Amnesty slams Mubarak anti-terror bill

Group says president aims to bypass ordinary courts in cases of terror crimes.

March 18, 2007 03:54
2 minute read.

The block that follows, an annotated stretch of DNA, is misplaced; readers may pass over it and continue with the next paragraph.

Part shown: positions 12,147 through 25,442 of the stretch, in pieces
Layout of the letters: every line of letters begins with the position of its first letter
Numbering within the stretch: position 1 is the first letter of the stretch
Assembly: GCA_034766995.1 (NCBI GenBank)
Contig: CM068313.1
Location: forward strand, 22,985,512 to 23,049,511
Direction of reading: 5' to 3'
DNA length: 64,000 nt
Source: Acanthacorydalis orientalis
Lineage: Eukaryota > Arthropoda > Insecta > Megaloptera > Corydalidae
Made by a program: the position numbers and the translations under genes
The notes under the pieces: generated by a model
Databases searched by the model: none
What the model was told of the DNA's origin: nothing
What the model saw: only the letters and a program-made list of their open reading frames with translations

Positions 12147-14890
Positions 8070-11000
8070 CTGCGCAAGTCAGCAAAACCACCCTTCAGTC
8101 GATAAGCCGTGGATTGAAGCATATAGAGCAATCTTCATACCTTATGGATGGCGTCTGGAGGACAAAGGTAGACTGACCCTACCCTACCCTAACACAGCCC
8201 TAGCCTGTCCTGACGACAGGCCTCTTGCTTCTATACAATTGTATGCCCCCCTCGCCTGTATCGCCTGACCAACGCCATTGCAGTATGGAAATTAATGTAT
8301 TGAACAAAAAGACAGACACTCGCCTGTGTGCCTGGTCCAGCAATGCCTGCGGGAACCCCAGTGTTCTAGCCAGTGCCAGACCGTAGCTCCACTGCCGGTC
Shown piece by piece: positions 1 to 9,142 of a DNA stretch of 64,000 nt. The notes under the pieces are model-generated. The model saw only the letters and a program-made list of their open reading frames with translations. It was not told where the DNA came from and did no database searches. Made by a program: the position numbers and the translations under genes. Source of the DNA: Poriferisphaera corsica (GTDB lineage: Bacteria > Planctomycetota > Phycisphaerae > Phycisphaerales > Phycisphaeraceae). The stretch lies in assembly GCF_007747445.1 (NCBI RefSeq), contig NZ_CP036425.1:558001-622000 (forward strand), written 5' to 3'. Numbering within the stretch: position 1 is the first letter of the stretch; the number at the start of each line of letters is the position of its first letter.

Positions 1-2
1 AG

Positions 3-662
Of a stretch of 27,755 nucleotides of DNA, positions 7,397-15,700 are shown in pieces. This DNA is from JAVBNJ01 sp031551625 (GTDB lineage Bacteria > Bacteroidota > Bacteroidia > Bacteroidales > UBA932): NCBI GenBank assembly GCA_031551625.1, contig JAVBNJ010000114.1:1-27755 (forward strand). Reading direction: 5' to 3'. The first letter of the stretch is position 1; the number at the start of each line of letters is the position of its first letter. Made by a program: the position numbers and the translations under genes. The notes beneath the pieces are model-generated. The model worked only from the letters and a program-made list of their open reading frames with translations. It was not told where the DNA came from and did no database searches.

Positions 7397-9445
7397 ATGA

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Amnesty International on Saturday urged Egypt's parliament to reject new constitutional amendments put forward by President Hosni Mubarak, particularly a new anti-terror provision that the group called the "greatest erosion of rights in 26 years." Parliament is due to vote on Sunday on the amendments, which Mubarak's government has billed as aimed at boosting democracy. Opposition parties have denounced them as an attempt to ensure Mubarak's hold on power. The legislature, dominated by Mubarak's ruling party, is expected to pass the 34 amendments, which would then be put to a referendum, expected in April. One of the amendments is meant to replace emergency laws in place since the 1981 assassination of President Anwar Sadat, giving security forces sweeping powers to detain suspects and restrict public gatherings. Under the new proposed amendment, the constitution would empower the president to refer "any terrorist crime to any of the judiciary authorities stated in the constitution or the law." The proposal will "enrich the long-standing system of abuse under Egypt's state of emergency powers and give the misuse of those powers a bogus legitimacy," Hassiba Hadj Sahraoui, deputy director of Amnesty International's Middle East and North Africa program said in a statement Saturday. With such powers, the president is likely to "bypass ordinary courts and refer people suspected of terrorism to military and special courts where they are unlikely to receive fair trials," Amnesty said. The amendments "write into the permanent law emergency-style powers that have been used to violate human rights over more than two decades," the London-based rights group said. "The parliament should not rubber stamp this." In an interview published Saturday, Mubarak defended the anti-terror amendment, saying it is "meant to deal with terrorism-related crimes only, through judiciary channels, and the judicial authority." "It is sad to see that the debate about it has not been objective," Mubarak told the government daily Akhbar Al-Youm. "I want to tell people that these amendments came as a response to a public desire for more political reform." The Muslim Brotherhood, the largest opposition bloc in parliament, and other opposition group have denounced the amendments and plan to boycott Sunday's parliament vote. The opposition makes up nearly 25 percent of parliament's 454 members. In addition to the anti-terrorism law, the amendments include provisions the opposition says hinder independent judicial monitoring of elections. Another bans the formation of political parties based on religious denomination and requires candidates for president to come from parties with a certain percentage of seats in parliament - both seen as aimed at pushing the Muslim Brotherhood out of politics.

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